FBI: CIOs must prep for NCIC

FBI: CIOs must prep for NCIC


AUSTIN, Texas'State officials have about a year to get their criminal justice communications systems up to par.

That's the word from Paul Heppner, deputy director of the Georgia Bureau of Investigation and vice chair of the FBI's Advisory Policy Board.

Heppner spoke to state CIOs and other attendees at the midyear conference of the National Association of State Chief Information Officers.

Using Microsoft PowerPoint slides, Heppner explained the FBI's new mandates for state law enforcement communication standards. He also explained the FBI's Criminal Justice Information Services Advisory Policy Board process, where the new requirements were formed.

CJIS is made up of five working groups, in the North Central states, Northeast, South, West and a federal group. The Advisory Policy Board (APB) is a 32-member subgroup.

By July 11 next year, all states'as well as federal agencies'have to achieve full functionality with the FBI's National Crime Information Center 2000. Specifically, states must convert their NCIC communications protocol from bisynchronous communications to TCP/IP or IBM Systems Network Architecture.

This, Heppner noted, is going to cost plenty. This achievement of full NCIC 2000 functionality will require some states to invest in new network products, new hardware and new software. New hardware costs may include new mainframes, servers, routers, direct-access storage devices, tape backup equipment, workstations and scanners. The upgrades may require new software formats, new fields, expanded fields and off-the-shelf software.

None of this comes cheap, Heppner said. A live-scan fingerprint device can cost $60,000. 'That's a chunk of change,' he said, especially for smaller states.

As yet, no federal money is available to help states meet the mandates, Heppner said. But once in place, the new law enforcement technology will give states more advanced capabilities.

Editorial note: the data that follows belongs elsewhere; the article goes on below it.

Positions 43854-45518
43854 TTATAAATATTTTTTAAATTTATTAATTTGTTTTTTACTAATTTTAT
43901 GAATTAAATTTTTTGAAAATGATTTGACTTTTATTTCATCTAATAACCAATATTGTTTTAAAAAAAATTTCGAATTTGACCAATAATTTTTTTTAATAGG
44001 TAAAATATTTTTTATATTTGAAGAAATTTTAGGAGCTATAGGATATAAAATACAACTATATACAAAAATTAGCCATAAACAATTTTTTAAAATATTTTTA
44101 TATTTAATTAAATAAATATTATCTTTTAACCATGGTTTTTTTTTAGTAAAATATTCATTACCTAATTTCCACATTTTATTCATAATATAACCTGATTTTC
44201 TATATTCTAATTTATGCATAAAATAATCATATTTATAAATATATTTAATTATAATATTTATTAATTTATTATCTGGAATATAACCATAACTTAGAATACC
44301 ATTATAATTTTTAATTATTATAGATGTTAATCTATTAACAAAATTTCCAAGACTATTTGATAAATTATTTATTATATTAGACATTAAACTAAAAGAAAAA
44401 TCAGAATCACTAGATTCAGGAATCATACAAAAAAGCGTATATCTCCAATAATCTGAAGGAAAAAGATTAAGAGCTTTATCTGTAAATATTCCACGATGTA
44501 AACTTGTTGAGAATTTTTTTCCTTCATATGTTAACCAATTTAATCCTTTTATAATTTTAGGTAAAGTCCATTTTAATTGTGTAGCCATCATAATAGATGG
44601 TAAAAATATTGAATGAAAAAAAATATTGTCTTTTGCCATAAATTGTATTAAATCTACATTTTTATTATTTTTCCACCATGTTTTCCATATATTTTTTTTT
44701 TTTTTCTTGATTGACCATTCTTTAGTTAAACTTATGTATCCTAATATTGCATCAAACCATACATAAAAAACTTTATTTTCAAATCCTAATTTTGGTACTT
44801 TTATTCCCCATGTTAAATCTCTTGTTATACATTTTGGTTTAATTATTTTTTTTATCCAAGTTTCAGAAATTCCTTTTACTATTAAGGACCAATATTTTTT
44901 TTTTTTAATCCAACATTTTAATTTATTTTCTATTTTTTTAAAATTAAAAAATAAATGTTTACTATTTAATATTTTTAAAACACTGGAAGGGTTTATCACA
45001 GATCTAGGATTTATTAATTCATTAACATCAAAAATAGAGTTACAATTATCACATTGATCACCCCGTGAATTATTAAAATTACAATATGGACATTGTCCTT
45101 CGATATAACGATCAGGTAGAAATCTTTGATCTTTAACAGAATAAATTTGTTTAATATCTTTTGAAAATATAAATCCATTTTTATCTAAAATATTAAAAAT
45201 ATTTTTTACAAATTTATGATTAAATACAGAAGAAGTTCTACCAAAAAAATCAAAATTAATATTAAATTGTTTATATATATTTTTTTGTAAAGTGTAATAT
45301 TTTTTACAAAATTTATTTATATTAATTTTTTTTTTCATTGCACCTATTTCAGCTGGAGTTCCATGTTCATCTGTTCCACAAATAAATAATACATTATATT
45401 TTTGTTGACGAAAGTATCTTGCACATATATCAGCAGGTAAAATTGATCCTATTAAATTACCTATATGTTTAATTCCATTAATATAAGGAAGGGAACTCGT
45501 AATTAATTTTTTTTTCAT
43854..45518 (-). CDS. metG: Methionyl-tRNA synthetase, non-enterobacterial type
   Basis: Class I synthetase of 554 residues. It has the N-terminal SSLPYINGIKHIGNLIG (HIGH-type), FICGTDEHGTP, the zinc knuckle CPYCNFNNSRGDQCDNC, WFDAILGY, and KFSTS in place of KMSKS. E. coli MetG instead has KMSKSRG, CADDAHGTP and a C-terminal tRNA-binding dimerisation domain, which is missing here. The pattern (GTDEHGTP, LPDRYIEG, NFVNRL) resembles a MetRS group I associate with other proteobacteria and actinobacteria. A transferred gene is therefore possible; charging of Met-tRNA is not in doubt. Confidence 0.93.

'We'll be able to transmit images,' Heppner said, 'including mugshots, as well as images associated with stolen property.'

See you in September

By the end of September next year, all CJIS information passing over public networks must be encrypted, Heppner said. A state could get an extension to 2005 if it could prove to the APB that it had a good reason for the delay.

A hushed murmur swept through the audience. A hand shot up.

'What happens if a state isn't ready by the deadline?' an audience member asked.

'We're doing an assessment,' Heppner said. 'There's no warning signs states won't meet the deadline for transitioning to the new communications protocol. But the encryption requirement'that's different. It looks like there might be some trouble there. As of yet, we haven't decided on possible sanctions for states that don't meet the deadline.'

Most of the costs will fall back on the states, Heppner said.

He gave the example of his state, Georgia, to demonstrate how digital crime technology has been a boon to law enforcement. Georgia has a 100 percent electronic interface with the FBI, including digital fingerprints.

Police can find, identify and update a criminal's record within 15 minutes. 'On a local level, it's a great benefit,' he said.

Heppner's PowerPoint presentation is available at the NASCIO Web site, www.nascio.org.


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